Liberate Tate Collected Works 2014

Tate 1840s GIF party submissions

Sad LanternsLiberate Tate was delighted to accept the open invitation from Tate to submit GIFs for its animation collage installation at the 7 February 2014 Late at Tate Britain 1840s GIF party.  Tate promised to display all the submissions it received so we submitted 16 – each evoking how works in Tate are tarnished by sponsorship from BP.

Remixing artworks from the 1840s room was poignant for us as it was where we started our performance Parts Per Million (November 2013), a work calling out the parts of carbon in the atmosphere in each of the chronologically hung rooms of the BP Walk Through British Art. Oil companies like BP are among the worst culprits for pushing us to the unsafe and catastrophic levels that we are now facing yet Tate continues to promote the fossil fuel economy, even corrupting the national collection to that effort.

25 Portraits in Oil (as part of Art Not Oil)

25 Portraits In Oil On 21 June 2014 25 performers scattered throughout the National Portrait Gallery simultaneously had oil poured over their faces in a dramatic protest performance against the gallery celebrating 25 years of sponsorship from BP. The performance took place just days ahead of the gallery’s BP Portrait Award 2014 prize ceremony.

25 Portraits in Oil was carried out by Liberate Tate with Reclaim Shakespeare Company, London Rising Tide and Shell Out Sounds – a number of groups from the Art Not Oil coalition of organisations which seeks an end to oil-industry sponsorship of the arts. 

A film of the performance can be viewed here. Our friends at Platform released Picture This – A Portrait of 25 Years of BP Sponsorship  – a report outlining of 25 of BP’s major environmental catastrophes, human rights violations, and backroom deals, one for each year since BP’s first NPG sponsorship in 1989, and acute analysis on the role of art in society in relation to ethics and sponsorship.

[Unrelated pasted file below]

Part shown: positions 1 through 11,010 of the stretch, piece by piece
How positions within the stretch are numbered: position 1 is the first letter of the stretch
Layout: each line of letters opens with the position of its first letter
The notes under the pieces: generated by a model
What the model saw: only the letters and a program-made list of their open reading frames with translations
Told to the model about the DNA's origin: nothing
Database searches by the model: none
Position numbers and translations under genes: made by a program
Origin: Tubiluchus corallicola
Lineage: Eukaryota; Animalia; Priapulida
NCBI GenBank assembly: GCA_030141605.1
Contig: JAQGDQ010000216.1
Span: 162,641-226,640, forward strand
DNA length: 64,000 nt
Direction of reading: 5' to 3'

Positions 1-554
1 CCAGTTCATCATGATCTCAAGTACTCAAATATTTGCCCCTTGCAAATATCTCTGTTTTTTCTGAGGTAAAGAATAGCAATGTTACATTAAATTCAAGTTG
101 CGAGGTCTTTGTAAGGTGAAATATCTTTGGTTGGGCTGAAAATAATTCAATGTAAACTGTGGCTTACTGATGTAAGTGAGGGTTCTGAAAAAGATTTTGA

Hidden Figures

On 6 September 2014 over a hundred members and supporters of Liberate Tate carried out an unsolicited interpretation of Kazimir  Malevich’s iconic Black Square in Tate Modern’s Turbine Hall. Hidden Figures was a dramatic reference to Tate’s refusal to disclose information about its controversial sponsorship relationship with BP.

Photo credit Martin LeSanto-Smith

Photo credit Martin LeSanto-Smith

In April 2014, the UK’s Information Commissioner ruled that Tate was breaking information law by refusing to remove a series of black squares covering information about the sponsorship deal in meeting minutes of Tate’s Ethics Committee and Board. Tate decided to take the case to the Information Tribunal and Hidden Figures was days before the court hearing on 18 September.

Malevich’s Black Square was on display as part of the Malevich exhibition at Tate Modern as Liberate Tate unfurled a 64 square metre black cloth. Performers gathered around the edges of the giant Black Square and in unison raised the material up into the air. Individual performers and many children then took turns to enter underneath the material making a series of shapes and poses while the material settled on top of them. A selection of pictures of Hidden Figures can be viewed here.

Other appearances

Liberate Tate is increasingly invited to present at events (for details of how to invite us see here). In 2014 we were pleased to speak at many events in London (including the V&A) and wider across the UK as well as internationally. Some of these appearances are filmed such as our performance lecture at the Performing Protest conference at Leuven University in Belgium which is viewable online in for clips (an introduction to Liberate Tate and three descriptions of performances: Human Cost, The Gift and Parts Per Million).

Supporting other voices: artists, Tate members and the wider public